In one embodiment, the pseudo-device driver 522 is implemented as a child device in the para-virtualization driver 523. The para-virtualization driver 523 serves as a bus driver in the virtual machine 510 and the pseudo-device 520 operates on that bus. The pseudo-device driver 522 may be implemented as a wrapper of the para-virtualization driver 523 to provide a communications interface 521 for receiving event channel and shared memory communications from software components 512 (i.e., 512-1, 512-2, 512-3, etc.) and relaying the communications to the para-virtualization driver 523. The para-virtualization driver 523 connects to and provides the event channel and shared memory communications to another para-virtualization driver in another virtual machine.
The software component 610-1 may, e.g., by way of the pseudo-device 312-1, store data in a shared memory shared by the virtual machine 310-1 and the service virtual machine 340, and send a signal over the event channel of the connection 602 indicating availability of the data in the shared memory. The pseudo-device 342-1 may receive the signal over the event channel of the connection 602, respond to the signal by retrieving the data from the shared memory, parse the data to determine that the data is for the software component 610-4, and forward the data to the software component 610-4. The software component 610-4 or the software component 610-3 may send data to the software component 610-1 in a similar manner in the other direction. Inter-virtual machine communication between the software component 610-2 in the virtual machine 310-2 and the software component 610-3 may also be performed over a connection 606 established between the pseudo-device 312-2 and the pseudo-device 342-2 through the hypervisor 320. In general, inter-virtual machine communication between software components may be established through the hypervisor by creating a pseudo-device in each of the virtual machines where the corresponding software component is running and establishing a connection between pseudo-devices.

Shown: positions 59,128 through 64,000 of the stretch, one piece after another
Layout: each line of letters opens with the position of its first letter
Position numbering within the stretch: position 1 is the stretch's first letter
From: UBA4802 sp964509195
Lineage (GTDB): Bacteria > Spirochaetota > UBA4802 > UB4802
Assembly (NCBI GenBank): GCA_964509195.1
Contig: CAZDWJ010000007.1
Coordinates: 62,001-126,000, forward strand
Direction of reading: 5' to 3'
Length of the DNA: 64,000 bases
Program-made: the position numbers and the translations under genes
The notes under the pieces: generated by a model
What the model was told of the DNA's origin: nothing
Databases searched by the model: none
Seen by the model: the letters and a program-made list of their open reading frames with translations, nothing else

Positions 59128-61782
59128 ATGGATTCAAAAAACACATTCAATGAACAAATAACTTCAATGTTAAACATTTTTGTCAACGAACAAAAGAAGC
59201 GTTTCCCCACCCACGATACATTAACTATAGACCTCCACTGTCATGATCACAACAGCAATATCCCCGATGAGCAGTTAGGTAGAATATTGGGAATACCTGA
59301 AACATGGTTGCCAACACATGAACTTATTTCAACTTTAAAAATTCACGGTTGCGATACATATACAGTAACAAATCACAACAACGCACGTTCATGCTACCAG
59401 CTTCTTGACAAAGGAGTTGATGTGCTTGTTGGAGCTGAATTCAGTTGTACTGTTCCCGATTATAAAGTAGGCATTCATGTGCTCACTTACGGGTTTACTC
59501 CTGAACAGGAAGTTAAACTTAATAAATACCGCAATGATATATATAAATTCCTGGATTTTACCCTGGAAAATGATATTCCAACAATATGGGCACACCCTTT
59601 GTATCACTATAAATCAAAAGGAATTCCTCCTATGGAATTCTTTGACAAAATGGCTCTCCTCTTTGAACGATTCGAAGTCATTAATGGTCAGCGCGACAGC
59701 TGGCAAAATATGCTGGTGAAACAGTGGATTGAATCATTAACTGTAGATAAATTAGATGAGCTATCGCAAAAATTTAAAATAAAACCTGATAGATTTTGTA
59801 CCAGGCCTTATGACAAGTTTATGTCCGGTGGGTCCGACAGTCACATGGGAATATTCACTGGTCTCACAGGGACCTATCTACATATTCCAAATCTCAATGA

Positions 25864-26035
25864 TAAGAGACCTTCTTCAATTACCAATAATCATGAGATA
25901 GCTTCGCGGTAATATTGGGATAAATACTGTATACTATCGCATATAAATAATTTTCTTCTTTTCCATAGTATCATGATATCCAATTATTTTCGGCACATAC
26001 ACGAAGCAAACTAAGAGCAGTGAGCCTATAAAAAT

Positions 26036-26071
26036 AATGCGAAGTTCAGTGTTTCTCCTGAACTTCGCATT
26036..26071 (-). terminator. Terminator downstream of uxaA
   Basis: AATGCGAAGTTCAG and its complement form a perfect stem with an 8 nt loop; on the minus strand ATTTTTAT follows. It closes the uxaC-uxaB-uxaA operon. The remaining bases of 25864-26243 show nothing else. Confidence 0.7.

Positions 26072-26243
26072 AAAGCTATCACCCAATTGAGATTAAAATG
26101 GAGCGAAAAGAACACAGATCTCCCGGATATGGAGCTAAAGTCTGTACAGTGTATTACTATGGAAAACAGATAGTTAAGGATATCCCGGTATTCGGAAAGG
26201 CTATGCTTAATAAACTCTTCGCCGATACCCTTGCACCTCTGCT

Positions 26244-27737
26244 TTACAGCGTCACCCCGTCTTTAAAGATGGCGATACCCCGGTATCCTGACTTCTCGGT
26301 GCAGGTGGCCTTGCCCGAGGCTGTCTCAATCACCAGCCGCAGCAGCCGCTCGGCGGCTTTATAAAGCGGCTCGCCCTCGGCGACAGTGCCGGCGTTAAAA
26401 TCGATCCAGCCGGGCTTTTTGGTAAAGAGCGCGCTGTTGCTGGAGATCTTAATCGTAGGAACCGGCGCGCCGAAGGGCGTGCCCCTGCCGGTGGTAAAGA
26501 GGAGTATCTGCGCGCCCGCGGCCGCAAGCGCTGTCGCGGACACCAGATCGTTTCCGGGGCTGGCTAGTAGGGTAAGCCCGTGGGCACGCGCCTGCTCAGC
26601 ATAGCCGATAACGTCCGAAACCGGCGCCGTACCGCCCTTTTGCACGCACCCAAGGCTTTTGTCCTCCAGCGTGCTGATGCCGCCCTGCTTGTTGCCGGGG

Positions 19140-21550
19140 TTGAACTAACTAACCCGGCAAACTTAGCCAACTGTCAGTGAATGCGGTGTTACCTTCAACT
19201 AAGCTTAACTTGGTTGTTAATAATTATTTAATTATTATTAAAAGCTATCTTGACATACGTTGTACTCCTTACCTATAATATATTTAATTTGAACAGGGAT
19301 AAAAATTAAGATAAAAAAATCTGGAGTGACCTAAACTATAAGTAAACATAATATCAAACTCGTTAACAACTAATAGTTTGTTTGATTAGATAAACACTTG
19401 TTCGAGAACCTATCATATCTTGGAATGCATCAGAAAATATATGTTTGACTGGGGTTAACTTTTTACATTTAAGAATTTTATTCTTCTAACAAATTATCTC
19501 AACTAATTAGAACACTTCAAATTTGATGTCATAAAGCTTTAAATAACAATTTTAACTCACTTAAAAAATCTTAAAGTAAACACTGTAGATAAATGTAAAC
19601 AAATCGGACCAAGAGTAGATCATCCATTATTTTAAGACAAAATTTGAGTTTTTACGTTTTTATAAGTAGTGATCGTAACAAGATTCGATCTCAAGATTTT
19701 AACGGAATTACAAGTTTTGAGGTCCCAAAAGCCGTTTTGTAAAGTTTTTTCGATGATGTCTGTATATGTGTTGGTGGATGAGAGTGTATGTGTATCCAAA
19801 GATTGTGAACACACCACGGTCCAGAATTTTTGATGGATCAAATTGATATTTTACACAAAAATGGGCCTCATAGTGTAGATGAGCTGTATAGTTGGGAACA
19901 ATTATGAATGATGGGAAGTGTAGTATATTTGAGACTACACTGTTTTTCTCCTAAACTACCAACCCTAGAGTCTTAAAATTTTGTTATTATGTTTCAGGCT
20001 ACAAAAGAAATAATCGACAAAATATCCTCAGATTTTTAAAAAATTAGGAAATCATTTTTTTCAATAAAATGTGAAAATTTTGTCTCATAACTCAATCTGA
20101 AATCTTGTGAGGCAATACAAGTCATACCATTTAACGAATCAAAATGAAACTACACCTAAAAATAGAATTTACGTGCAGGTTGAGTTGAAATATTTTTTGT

In the example of
In the example of
Methods and systems for inter-virtual machine communication have been disclosed. While specific embodiments of the present invention have been provided, it is to be understood that these embodiments are for illustration purposes and not limiting. Many additional embodiments will be apparent to persons of ordinary skill in the art reading this disclosure.
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|Cooperative Classification||G06F2009/45595, G06F9/4555, G06F9/45558|
|13 Feb 2014||AS||Assignment|
Owner name: TREND MICRO INCORPORATED, JAPAN
Free format text: ASSIGNMENT OF ASSIGNORS INTEREST;ASSIGNORS:WANG, HSIAO-PENG;WENG, WEN-CHIEN;LI, CHING-YI;REEL/FRAME:032213/0203
Effective date: 20140210